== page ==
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International braz j urol

Print version ISSN 1677-5538

Int. braz j urol. vol.40 no.3 Rio de Janeiro May/June 2014

https://doi.org/10.1590/S1677-5538.IBJU.2014.03.05 

REVIEW ARTICLE

Tailored treatment including radical prostatectomy and radiation therapy + androgen deprivation therapy versus exclusive radical prostatectomy in high-risk prostate cancer patients: results from a prospective study

Tommaso Castelli 1  

Giorgio Ivan Russo 1   2 

Vincenzo Favilla 1  

Daniele Urzi 1  

Fabio Spitaleri 1  

Giulio Reale 1  

Raimondo Giardina 1  

Alberto Saita 1  

Massimo Madonia 2  

Sebastiano Cimino 1  

Giuseppe Morgia 1  

11Department of Urology, University of Catania, Catania, Italy

22Department of Urology, University of Sassari, Sassari, Italy


ABSTRACT

Purpose

To evaluate outcomes of patients with high risk prostate cancer (PCa) who underwent radical prostatectomy (RP) in a context of a multidisciplinary approach including adjuvant radiation (RT) + androgen deprivation therapy (ADT).

Matherials and Methods

244 consecutive patients with high risk localized PCa underwent RP and bilateral extended pelvic lymph node dissection at our institution. Adjuvant RT + 24 months ADT was carried out in subjects with pathological stage ≥ T3N0 and/or positive surgical margins or in patients with local relapse.

Results

After a median follow-up was 54.17 months (range 5.4-117.16), 13 (5.3%) subjects had biochemical progression, 21 (8.6%) had clinical progression, 7 (2.9%) died due to prostate cancer and 15 (6.1%) died due to other causes. 136 (55.7%) patients did not receive any adjuvant treatment while 108 (44.3%) received respectively adjuvant or salvage RT+ADT. Multivariate Cox proportional hazard analysis showed that pre-operative PSA value at diagnosis is a significant predictive factor for BCR (HR: 1.04, p < 0.05) and that Gleason Score 8-10 (HR: 2.4; p<0.05) and PSMs (HR: 2.01; p < 0.01) were significant predictors for clinical progression. Radical prostatectomy group was associated with BPFS, CPFS, CSS and OS at 5-years of 97%, 90%, 95% and 86% respectively, while adjuvant radiation + androgen deprivation therapy group was associated with a BPFS, CPFS and CSS at 5-years of 91%, 83%, 95% and 88%, without any statistical difference.

Conclusions

Multimodality tailored treatment based on RP and adjuvant therapy with RT+ADT achieve similar results in terms of OS after 5-years of follow-up.

Key words: high-risk; prostate cancer; radical prostatectomy; androgen deprivation therapy; radiation therapy; multimodality

INTRODUCTION

Prostate cancer (PCa) is the most commonly diagnosed non-dermatologic malignancy among American men, and it remains the second most fatal cancer. Similar incidence and mortality figures are reported by the European Association of Urology (EAU) (1).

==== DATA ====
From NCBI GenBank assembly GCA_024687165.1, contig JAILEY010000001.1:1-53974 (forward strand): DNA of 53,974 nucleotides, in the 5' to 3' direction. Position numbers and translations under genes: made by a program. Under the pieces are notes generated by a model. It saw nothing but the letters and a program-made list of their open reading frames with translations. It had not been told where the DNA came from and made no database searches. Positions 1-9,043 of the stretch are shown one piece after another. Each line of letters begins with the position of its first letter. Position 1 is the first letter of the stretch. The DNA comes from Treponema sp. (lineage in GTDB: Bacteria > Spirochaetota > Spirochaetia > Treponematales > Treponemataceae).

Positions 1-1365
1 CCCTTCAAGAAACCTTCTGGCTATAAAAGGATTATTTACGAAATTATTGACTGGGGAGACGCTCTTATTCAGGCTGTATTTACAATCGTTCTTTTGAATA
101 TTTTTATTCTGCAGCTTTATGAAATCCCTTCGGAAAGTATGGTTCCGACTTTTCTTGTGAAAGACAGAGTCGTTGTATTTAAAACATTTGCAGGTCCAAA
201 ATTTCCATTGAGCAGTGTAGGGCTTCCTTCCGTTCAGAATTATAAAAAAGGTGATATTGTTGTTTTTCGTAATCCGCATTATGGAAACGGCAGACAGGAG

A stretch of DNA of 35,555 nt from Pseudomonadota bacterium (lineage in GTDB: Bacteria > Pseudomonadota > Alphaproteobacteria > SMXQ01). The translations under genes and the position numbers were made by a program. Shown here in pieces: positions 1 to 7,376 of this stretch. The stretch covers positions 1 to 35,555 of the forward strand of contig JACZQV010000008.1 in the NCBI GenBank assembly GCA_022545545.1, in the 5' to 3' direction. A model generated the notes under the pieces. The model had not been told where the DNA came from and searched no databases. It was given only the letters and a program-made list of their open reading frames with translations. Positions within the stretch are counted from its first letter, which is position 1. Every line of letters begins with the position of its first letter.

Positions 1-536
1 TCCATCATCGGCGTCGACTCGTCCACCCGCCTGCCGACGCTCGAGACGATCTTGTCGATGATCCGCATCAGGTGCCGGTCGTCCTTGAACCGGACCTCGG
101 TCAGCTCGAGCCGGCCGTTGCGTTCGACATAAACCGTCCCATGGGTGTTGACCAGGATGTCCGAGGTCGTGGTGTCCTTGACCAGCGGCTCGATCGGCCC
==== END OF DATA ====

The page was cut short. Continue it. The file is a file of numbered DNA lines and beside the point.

The goal of PCa screening is to detect potential fatal cancers at a time when they may still be curable. The downside of screening is the diagnosis and overtreatment of tumours destined to pose no threat to the man during his lifetime. The upside of screening is the detection of high-risk cancers while still clinically localized. In a heavily screened population, this “high-risk” group accounts for 15% of men with clinically localized disease and likely a higher percentage in less heavily screened population (2).

In the presence of adverse clinical or pathologic features connoting high-risk disease, results of local treatment alone are disappointing and there is increasing recognition of the need for a multimodal approach to treatment (3,4). The optimal sequence and constituents of such a strategy, however, remain controversial. The use of external-beam RT as primary therapy in conjunction with androgen-deprivation therapy (ADT) is supported by the results of several randomized controlled trials (RCTs) (5-8). Alternatively, surgery may be employed as the definitive initial treatment. While radical prostatectomy (RP) has not been traditionally recommended for high-risk disease in the past, its use in this setting is increasing, as evidenced by several large, modern, single-institution series (9-12). Currently, multimodality approaches, including surgery, adjuvant radiotherapy and androgen deprivation therapy are proposed for high risk prostate cancer.

The aim of this study is to evaluate outcomes of patients with high risk prostate cancer who underwent RP in a context of a multidisciplinary approach including surgery alone or adjuvant or salvage radiation therapy + androgen deprivation therapy.

MATERIAL AND METHODS

Study Population

From January 2003 to December 2006, 244 consecutive patients with high risk localized PCa (PSA greater than 20 ng/mL, and/or cT3-4 and/or biopsy Gleason Score 8-10) who underwent retropubic radical prostatectomy (RP) and bilateral extended pelvic lymph node dissection (eLND) at a single institution were enrolled in this prospective study.

The protocol was approved by the Internal Institutional Review Board and an informed written consent was obtained from each man before initiation of the study.

Clinical stage was assigned according to the 2002 TNM and prostate biopsy was performed under transperineal ultrasound guidance. Preoperative staging with CT and bone scan showed no signs of metastases. None of the patients received neoadjuvant ADT. All patients underwent extended lymph node dissection including bilateral dissection of the right and left common iliac vessels, the right and left internal iliac vessels, the right and left external iliac vessels, and the right and left obturator fossa (≥ 20 lymph node).

Follow-up included DRE and serum PSA every 3 months, CT and bone scan annually or when clinically appropriate; TRUS + biopsy of the prostatic bed when clinically required. The baseline information, Charlson Comorbidity Index (CCI), the pathologic Gleason score, surgical margin (SM) status, seminal vesicle invasion (SVI), and the follow-up information were recorded for each subject.

Postoperative therapy

Postoperative therapy was considered adjuvant therapy if it was begun before PSA or clinical progression. Patients with pathological pelvic lymph node metastases were excluded.